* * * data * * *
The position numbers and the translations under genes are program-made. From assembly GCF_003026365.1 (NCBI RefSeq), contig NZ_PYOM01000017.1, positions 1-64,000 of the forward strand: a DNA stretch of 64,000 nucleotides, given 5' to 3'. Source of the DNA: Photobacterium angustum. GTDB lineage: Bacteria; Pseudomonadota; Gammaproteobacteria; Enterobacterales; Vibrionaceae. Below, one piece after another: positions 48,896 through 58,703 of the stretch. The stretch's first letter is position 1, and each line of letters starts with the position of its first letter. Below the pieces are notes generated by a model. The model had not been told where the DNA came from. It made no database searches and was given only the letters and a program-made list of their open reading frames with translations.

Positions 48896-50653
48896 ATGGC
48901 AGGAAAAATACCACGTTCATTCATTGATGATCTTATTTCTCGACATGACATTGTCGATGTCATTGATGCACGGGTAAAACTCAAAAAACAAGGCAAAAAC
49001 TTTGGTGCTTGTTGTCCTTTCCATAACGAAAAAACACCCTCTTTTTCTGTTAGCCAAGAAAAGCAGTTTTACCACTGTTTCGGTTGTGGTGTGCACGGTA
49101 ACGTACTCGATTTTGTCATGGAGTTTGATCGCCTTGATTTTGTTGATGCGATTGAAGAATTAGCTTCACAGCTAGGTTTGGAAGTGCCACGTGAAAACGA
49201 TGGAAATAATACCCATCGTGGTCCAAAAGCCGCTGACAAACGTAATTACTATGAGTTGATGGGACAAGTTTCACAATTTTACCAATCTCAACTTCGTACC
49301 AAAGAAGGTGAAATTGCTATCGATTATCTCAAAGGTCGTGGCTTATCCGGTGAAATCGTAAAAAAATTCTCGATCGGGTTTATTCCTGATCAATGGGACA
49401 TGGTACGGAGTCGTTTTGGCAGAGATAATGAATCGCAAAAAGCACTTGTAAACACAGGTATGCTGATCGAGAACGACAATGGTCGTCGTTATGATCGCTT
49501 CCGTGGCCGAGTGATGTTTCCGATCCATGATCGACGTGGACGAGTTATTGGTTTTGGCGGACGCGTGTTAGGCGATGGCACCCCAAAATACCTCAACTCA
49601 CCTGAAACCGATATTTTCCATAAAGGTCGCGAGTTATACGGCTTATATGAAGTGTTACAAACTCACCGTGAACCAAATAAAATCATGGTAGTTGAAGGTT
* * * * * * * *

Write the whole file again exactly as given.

The position numbers and the translations under genes are program-made. From assembly GCF_003026365.1 (NCBI RefSeq), contig NZ_PYOM01000017.1, positions 1-64,000 of the forward strand: a DNA stretch of 64,000 nucleotides, given 5' to 3'. Source of the DNA: Photobacterium angustum. GTDB lineage: Bacteria; Pseudomonadota; Gammaproteobacteria; Enterobacterales; Vibrionaceae. Below, one piece after another: positions 48,896 through 58,703 of the stretch. The stretch's first letter is position 1, and each line of letters starts with the position of its first letter. Below the pieces are notes generated by a model. The model had not been told where the DNA came from. It made no database searches and was given only the letters and a program-made list of their open reading frames with translations.

Positions 48896-50653
48896 ATGGC
48901 AGGAAAAATACCACGTTCATTCATTGATGATCTTATTTCTCGACATGACATTGTCGATGTCATTGATGCACGGGTAAAACTCAAAAAACAAGGCAAAAAC
49001 TTTGGTGCTTGTTGTCCTTTCCATAACGAAAAAACACCCTCTTTTTCTGTTAGCCAAGAAAAGCAGTTTTACCACTGTTTCGGTTGTGGTGTGCACGGTA
49101 ACGTACTCGATTTTGTCATGGAGTTTGATCGCCTTGATTTTGTTGATGCGATTGAAGAATTAGCTTCACAGCTAGGTTTGGAAGTGCCACGTGAAAACGA
49201 TGGAAATAATACCCATCGTGGTCCAAAAGCCGCTGACAAACGTAATTACTATGAGTTGATGGGACAAGTTTCACAATTTTACCAATCTCAACTTCGTACC
49301 AAAGAAGGTGAAATTGCTATCGATTATCTCAAAGGTCGTGGCTTATCCGGTGAAATCGTAAAAAAATTCTCGATCGGGTTTATTCCTGATCAATGGGACA
49401 TGGTACGGAGTCGTTTTGGCAGAGATAATGAATCGCAAAAAGCACTTGTAAACACAGGTATGCTGATCGAGAACGACAATGGTCGTCGTTATGATCGCTT
49501 CCGTGGCCGAGTGATGTTTCCGATCCATGATCGACGTGGACGAGTTATTGGTTTTGGCGGACGCGTGTTAGGCGATGGCACCCCAAAATACCTCAACTCA
49601 CCTGAAACCGATATTTTCCATAAAGGTCGCGAGTTATACGGCTTATATGAAGTGTTACAAACTCACCGTGAACCAAATAAAATCATGGTAGTTGAAGGTT